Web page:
Cam Archer

By
Photography Grant Delin

Published November 22, 2008

 

“My favorite art is the stuff that breaks my heart,” says 27-year-old Santa Cruz, California, resident Cam Archer. “That pushes me to put work out there that does the same.” The young director became a film-festival favorite in 2006 with his winsome feature Wild Tigers I Have Known, about a 13-year-old’s unrequited love for a cool-boy classmate; it expanded on his 2003 short film Bobbycrush. Both projects are unconventional, color-saturated tales of kids with gay inklings. Director Gus Van Sant executive-produced Tigers; they were introduced through the author JT LeRoy after Archer interviewed LeRoy, a.k.a. Laura Albert, in the early ’00s for a magazine. “A lot of my work is about feeling like an outsider, and ultimately realizing it doesn’t matter,” he says. “You feel no better if you’re part of things.” Archer is about to take a huge step out of the indie-teen cul-de-sac with his next film. Called Shit Year (“although that title will probably change,” says Archer), it stars Ellen Barkin as a former Hollywood actress who walks away from the industry and “finds herself just as miserable.” Archer wrote it in a fit of frustration about being unable to get funding for another project. “It started as kind of a joke,” he says. “I just thought, I’m going to write a film called Shit Year. Then people responded to it.” It was also a big jump from directing nonprofessional child actors in Tigers to working with a serious cinema veteran. “I don’t necessarily know how to talk to actors,” says Archer. “I learned how to do it through this experience. Ellen was so brave and definitely no-bullshit.” Relating to the film’s more mature subject matter wasn’t a stretch for him either. “I feel like I’m in my 50s,” he says. “I didn’t think about what I would do if I were actually this age. I just thought, What would I think if I were a little older but still had concerns about my life? I think we definitely worry about the same things.” -MICHAEL MARTIN

Cam Archer

By

Published November 22, 2008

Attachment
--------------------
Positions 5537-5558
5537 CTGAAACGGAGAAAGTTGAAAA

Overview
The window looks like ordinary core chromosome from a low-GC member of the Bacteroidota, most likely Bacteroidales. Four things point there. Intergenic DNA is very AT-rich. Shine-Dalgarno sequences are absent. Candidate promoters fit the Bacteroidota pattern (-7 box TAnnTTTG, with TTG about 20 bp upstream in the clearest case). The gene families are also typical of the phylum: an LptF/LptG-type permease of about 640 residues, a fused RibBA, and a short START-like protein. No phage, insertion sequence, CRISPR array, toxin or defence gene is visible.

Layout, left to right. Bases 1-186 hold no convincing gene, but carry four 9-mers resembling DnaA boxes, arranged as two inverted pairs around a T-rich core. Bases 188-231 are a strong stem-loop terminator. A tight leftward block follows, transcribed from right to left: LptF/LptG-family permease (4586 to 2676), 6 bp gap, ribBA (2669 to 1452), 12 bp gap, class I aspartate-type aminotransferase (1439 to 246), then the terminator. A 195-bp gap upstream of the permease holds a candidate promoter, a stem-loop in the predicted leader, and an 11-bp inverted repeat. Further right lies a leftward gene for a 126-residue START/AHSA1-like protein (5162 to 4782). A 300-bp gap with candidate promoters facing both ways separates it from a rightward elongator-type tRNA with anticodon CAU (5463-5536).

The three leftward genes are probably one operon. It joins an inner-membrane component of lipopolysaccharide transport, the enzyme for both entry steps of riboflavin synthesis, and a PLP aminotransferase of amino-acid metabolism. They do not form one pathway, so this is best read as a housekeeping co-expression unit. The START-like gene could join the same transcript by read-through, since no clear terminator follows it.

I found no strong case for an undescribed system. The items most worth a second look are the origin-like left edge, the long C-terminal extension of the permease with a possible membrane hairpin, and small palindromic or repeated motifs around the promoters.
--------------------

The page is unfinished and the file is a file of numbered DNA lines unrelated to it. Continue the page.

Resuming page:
“My favorite art is the stuff that breaks my heart,” says 27-year-old Santa Cruz, California, resident Cam Archer. “That pushes me to put work out there that does the same.” The young director became a film-festival favorite in 2006 with his winsome feature Wild Tigers I Have Known, about a 13-year-old’s unrequited love for a cool-boy classmate; it expanded on his 2003 short film Bobbycrush. Both projects are unconventional, color-saturated tales of kids with gay inklings. Director Gus Van Sant executive-produced Tigers; they were introduced through the author JT LeRoy after Archer interviewed LeRoy, a.k.a. Laura Albert, in the early ’00s for a magazine. “A lot of my work is about feeling like an outsider, and ultimately realizing it doesn’t matter,” he says. “You feel no better if you’re part of things.” Archer is about to take a huge step out of the indie-teen cul-de-sac with his next film. Called Shit Year (“although that title will probably change,” says Archer), it stars Ellen Barkin as a former Hollywood actress who walks away from the industry and “finds herself just as miserable.” Archer wrote it in a fit of frustration about being unable to get funding for another project. “It started as kind of a joke,” he says. “I just thought, I’m going to write a film called Shit Year. Then people responded to it.” It was also a big jump from directing nonprofessional child actors in Tigers to working with a serious cinema veteran. “I don’t necessarily know how to talk to actors,” says Archer. “I learned how to do it through this experience. Ellen was so brave and definitely no-bullshit.” Relating to the film’s more mature subject matter wasn’t a stretch for him either. “I feel like I’m in my 50s,” he says. “I didn’t think about what I would do if I were actually this age. I just thought, What would I think if I were a little older but still had concerns about my life? I think we definitely worry about the same things.” -MICHAEL MARTIN